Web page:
Wake school board has fingers crossed for funding needs

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The school board met during its regularly scheduled Tuesday night work session and board meeting. Funding was a heavy topic.

The Wake County School Board chair said they are crossing their fingers that funding comes through from the state and the county to meet their proposed budget of $1.6 billion.

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The board met during its regularly scheduled Tuesday night work session and board meeting. Finance Officer Mark Winters, with the district spent some of that work session comparing the state House and Senate budget and what that means for the Wake County Public School System.

"The positives, there are salary increases in there. The certified staff had great benefits, so teachers had great benefits and salaries going up, I mean it averaged I believe 3-percent in the Senate and maybe a little bit higher in the House," Winters said.

"The biggest issue we have right now is almost $5 million where the Senate has taken away flexibility within the budget. The House doesn't have that in it right now which protects us a little bit," said Winters. "If we have flexibility with our funds, to move them from account to account, we get better use of our money."

He pointed out that could help get better use of their money when it comes to local dollars, which is key.

The school district is asking the Wake County Commission for just more than $455.1 million, an increase of $45 million from last year's budget. Right now, recommendation from the county manager comes with only a $16 million increase.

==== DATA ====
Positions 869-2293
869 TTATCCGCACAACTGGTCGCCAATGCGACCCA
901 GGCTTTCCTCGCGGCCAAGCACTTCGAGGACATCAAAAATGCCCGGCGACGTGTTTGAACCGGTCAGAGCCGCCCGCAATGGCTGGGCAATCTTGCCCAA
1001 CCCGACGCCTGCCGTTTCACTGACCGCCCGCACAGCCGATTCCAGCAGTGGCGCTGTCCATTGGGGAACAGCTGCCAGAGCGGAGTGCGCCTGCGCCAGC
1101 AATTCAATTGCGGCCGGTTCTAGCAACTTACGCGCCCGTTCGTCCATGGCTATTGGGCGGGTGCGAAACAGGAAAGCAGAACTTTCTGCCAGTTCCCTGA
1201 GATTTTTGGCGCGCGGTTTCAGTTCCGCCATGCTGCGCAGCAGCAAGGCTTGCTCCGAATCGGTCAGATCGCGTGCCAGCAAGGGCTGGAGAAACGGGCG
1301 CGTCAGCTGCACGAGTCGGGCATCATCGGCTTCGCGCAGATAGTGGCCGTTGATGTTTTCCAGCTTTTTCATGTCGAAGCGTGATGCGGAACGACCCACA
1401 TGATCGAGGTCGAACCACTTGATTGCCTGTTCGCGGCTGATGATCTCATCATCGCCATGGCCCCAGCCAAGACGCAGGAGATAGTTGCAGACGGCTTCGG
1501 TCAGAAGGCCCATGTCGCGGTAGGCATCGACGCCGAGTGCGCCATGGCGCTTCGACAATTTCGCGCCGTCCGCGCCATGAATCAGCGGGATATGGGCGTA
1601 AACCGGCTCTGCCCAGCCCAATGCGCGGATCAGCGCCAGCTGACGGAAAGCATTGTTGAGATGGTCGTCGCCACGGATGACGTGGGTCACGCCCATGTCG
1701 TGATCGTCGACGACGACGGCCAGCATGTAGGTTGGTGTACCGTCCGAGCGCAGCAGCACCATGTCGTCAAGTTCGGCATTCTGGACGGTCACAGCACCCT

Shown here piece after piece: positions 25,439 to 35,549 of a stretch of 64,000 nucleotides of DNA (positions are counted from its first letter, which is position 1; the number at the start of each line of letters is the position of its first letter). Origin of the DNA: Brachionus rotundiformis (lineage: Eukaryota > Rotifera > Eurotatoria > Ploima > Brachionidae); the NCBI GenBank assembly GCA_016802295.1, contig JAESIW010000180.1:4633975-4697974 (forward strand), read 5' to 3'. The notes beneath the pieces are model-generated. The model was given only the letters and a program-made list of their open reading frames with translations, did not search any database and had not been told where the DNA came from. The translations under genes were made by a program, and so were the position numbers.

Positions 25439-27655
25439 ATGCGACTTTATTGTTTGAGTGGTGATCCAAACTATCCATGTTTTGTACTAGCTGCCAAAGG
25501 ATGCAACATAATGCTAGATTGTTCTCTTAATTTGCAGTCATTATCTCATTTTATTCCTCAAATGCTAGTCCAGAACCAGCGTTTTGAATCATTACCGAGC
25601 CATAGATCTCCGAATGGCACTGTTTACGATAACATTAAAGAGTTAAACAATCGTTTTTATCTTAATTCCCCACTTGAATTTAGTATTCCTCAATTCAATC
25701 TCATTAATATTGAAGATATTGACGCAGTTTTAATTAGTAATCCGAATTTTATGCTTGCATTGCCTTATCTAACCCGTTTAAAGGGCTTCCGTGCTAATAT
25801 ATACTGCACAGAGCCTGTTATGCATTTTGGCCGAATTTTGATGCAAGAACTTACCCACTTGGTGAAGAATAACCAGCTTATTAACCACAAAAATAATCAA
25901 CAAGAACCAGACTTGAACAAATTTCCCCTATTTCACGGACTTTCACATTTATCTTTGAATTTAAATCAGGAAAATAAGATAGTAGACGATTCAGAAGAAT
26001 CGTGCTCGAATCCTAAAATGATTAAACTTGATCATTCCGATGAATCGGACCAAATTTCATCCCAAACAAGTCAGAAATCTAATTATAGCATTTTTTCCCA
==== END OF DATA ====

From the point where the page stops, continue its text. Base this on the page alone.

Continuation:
Monday night, members of the public spoke out against that number in a public hearing with commissioners.

PREVIOUS STORY: Wake Co. residents urge full school funding at hearing

"They hear this isn't just our budget or our priorities but it speaks to the community."

Continuing conversation to our commissioners," said Monika Johnson-Hostler, school board chair.

One budget priority brought up by the public at the school board meeting had to do with what has been a continuing public fight over racism in schools. Most recently we reported about a teddy bear hanging from a noose at Wakefield High School.

RELATED: 4 students ID'd in Wakefield High School noose incident

"We don't know what the county is going to do for the budget but we are asking you and pleading you to please remember the equity team because um, racism has not stopped," said community activist Geraldine Alshamy.

"Severe consequences rather than a mere slap on the wrist must be dealt to the offenders," said Rev. Dr. Portia Rochelle, President of the Raleigh-Apex chapter of the NAACP.

The county is scheduled to vote on its budget Monday, June 19.

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